Normally, property improvements that require construction, or demolishing a damaged home and rebuilding it, will result in a full reassessment and a higher property tax bill. If, however, your property was substantially damaged by the recent Northern California wildfires and qualifies for disaster relief, you are likely to retain your Proposition 13 protections whether you decide to repair or rebuild.
What is "substantially damaged"?
A property is considered sufficiently damaged to receive a property tax exemption if the loss estimate is at least $10,000. With this level of damage, you should qualify under California Revenue and Taxation Code (R&TC) Section 170 to have your property reassessed to reflect its damaged state and receive a temporary reduction in property taxes and a deferral of your property tax payments.
Renovations and improvements
If you repair or rebuild substantially the same house ("in a like or similar manner"), you pay a lower property tax rate during your reconstruction. After construction is complete, your previous property tax rate will be restored and you will go back to paying the same property taxes as you did before the damage occurred. This benefit applies with few exceptions:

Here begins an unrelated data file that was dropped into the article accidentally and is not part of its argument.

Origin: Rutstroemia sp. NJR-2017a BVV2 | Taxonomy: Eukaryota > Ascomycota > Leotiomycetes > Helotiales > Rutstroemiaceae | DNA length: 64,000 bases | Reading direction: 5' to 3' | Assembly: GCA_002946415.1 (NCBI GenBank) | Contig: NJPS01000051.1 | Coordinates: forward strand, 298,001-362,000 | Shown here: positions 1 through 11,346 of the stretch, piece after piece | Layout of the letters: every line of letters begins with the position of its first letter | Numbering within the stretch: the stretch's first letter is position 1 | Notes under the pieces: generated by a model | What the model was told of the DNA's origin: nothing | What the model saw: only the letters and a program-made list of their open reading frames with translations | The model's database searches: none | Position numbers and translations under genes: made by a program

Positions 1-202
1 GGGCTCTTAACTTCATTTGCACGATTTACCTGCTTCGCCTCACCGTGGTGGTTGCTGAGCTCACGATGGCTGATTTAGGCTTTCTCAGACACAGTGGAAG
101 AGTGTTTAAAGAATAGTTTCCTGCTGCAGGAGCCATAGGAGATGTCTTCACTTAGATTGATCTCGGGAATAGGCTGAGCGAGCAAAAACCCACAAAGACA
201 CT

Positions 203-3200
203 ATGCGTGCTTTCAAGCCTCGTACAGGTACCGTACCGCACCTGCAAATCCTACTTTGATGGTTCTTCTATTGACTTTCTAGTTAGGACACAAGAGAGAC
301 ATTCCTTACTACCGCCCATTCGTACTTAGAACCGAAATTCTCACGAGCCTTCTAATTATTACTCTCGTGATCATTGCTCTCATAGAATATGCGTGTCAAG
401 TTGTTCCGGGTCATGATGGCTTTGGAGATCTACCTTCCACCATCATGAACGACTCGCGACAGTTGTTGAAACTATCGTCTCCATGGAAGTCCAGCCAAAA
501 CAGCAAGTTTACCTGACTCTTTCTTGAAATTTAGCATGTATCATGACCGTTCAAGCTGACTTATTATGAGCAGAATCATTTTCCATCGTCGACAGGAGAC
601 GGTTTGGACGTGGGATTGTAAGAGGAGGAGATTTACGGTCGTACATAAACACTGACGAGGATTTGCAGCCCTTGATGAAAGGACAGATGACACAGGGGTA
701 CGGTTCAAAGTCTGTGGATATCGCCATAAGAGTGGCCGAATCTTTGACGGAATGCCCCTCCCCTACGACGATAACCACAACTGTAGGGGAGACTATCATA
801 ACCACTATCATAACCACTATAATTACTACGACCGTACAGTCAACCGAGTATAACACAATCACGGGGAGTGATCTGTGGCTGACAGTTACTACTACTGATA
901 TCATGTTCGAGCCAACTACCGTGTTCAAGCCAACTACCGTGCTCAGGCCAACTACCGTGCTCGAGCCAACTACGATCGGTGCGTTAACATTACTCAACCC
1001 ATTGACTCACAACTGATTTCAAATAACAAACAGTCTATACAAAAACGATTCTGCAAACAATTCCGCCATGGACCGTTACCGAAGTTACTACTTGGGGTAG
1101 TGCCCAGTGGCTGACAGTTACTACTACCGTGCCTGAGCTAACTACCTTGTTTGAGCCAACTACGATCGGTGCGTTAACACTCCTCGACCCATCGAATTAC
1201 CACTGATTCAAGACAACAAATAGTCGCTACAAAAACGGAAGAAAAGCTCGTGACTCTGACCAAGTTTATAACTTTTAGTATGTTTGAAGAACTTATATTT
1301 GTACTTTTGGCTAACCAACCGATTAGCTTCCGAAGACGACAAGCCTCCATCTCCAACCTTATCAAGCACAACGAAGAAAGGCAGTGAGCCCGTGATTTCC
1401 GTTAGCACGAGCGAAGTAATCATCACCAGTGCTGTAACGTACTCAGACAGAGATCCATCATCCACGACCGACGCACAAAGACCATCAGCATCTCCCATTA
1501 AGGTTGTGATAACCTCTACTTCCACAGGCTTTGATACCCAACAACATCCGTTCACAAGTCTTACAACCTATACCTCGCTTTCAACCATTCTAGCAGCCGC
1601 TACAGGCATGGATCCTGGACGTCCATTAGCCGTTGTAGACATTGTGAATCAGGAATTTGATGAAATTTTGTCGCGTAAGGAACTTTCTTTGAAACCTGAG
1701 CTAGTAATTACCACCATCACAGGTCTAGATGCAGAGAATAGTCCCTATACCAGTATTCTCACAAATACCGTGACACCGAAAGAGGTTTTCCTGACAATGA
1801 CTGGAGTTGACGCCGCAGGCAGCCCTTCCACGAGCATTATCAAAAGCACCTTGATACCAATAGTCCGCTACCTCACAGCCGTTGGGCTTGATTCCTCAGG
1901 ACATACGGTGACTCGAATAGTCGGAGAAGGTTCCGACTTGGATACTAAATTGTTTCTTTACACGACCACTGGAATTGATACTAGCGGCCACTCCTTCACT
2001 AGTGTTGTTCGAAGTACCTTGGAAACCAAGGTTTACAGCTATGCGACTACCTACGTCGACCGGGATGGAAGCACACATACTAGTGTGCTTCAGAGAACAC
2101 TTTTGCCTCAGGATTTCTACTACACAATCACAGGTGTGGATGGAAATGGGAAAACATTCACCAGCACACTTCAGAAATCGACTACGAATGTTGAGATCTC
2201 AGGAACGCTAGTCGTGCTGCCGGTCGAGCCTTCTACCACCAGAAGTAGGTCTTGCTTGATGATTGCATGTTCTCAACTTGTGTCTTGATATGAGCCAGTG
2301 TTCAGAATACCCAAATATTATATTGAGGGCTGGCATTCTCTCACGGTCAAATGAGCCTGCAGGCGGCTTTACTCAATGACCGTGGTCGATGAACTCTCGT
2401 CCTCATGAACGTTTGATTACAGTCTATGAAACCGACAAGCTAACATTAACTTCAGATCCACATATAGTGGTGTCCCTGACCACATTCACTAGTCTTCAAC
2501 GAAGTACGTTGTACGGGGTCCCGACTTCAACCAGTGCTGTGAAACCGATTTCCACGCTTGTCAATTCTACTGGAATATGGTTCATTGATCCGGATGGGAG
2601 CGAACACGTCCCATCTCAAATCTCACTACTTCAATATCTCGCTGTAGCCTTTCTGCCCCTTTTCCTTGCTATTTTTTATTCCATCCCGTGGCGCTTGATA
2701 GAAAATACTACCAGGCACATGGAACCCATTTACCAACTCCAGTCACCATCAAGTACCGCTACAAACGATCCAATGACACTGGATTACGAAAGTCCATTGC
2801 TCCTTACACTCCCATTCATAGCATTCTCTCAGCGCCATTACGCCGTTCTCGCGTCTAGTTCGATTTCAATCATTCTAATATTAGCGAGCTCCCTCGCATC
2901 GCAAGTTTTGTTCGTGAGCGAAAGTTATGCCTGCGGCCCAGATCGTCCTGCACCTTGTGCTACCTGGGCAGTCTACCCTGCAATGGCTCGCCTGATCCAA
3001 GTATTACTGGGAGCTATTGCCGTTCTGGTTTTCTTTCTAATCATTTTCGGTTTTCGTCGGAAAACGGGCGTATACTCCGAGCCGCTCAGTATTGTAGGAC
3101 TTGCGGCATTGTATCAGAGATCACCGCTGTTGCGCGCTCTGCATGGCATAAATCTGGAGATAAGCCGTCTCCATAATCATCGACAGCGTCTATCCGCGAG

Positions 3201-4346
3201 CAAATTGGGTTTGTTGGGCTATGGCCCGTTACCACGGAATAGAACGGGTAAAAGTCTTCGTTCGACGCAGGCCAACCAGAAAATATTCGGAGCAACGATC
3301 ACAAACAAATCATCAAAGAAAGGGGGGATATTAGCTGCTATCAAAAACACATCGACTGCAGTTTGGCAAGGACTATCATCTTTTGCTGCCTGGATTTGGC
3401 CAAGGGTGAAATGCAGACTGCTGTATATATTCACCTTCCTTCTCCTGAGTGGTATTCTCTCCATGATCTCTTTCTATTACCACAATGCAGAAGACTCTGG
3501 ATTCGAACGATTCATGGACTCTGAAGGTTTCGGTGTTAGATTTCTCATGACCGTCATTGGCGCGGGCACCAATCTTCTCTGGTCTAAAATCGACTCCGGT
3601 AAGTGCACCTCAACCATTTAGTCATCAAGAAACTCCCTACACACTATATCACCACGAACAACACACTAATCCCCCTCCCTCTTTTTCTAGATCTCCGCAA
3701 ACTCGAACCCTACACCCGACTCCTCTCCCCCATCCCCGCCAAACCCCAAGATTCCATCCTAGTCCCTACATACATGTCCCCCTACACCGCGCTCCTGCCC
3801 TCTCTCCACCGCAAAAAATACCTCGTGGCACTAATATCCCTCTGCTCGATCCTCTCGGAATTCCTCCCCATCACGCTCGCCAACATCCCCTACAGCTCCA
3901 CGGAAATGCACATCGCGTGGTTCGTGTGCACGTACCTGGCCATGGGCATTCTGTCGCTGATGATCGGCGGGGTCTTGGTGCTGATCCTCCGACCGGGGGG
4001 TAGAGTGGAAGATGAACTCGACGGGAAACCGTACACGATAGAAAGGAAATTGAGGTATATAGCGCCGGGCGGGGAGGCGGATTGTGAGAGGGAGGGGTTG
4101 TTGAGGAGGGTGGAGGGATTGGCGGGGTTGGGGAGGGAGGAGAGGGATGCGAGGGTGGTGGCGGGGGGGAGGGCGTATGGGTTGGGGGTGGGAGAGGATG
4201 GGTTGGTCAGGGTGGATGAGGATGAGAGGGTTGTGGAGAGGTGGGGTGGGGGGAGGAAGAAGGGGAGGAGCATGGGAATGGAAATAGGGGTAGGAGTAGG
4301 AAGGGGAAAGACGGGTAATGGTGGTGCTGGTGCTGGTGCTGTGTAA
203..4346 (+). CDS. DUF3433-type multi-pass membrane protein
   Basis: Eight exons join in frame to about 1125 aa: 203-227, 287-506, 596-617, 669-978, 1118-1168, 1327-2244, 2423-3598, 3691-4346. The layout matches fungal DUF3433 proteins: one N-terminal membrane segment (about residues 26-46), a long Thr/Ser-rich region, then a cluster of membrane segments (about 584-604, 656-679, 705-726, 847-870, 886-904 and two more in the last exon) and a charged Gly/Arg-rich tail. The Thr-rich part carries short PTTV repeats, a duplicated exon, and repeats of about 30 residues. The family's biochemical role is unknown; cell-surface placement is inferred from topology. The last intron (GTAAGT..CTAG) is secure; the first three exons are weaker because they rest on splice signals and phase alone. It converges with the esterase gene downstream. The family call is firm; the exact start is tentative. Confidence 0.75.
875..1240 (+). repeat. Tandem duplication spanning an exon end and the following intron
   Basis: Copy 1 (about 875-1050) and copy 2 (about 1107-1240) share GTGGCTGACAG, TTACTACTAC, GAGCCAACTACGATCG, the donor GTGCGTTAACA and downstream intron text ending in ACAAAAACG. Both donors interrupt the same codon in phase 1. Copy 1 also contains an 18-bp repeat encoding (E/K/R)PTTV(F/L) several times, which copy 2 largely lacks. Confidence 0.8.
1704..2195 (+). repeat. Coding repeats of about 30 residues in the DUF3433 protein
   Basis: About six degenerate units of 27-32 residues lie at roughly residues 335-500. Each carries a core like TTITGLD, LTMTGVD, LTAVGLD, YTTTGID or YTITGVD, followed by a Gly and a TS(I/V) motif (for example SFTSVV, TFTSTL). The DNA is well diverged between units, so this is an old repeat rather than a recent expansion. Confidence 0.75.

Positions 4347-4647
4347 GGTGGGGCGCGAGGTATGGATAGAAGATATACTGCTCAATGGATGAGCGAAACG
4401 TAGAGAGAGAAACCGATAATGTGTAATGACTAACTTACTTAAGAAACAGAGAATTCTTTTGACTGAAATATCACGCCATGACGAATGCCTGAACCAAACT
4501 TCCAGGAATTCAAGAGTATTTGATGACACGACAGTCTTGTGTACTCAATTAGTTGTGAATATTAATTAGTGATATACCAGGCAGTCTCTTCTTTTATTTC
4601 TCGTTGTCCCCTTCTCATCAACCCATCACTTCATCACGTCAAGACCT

- If only part of your property was damaged or destroyed, your property taxes will be temporarily reduced only for that portion of the property.
- If you improve on the property as part of your rebuild, the assessor will add the full market value of your improvements (i.e., new square footage, additional bathrooms, granny flat, etc.) to your previous base year value.
Owners of manufactured homes on the property tax roll are also entitled to tax relief – if you live in a manufactured home that was totally destroyed in the fires, you may replace it with a comparable unit without having to pay additional property taxes, license and registration fees.
What about my mortgage?
Check with your mortgage lender – some may also be willing to provide you with a 90-day postponement.
These property tax benefits are also available if you choose to relocate to an entirely new property, but restrictions apply as to location. See our next post on taking your property tax rate with you to a new area.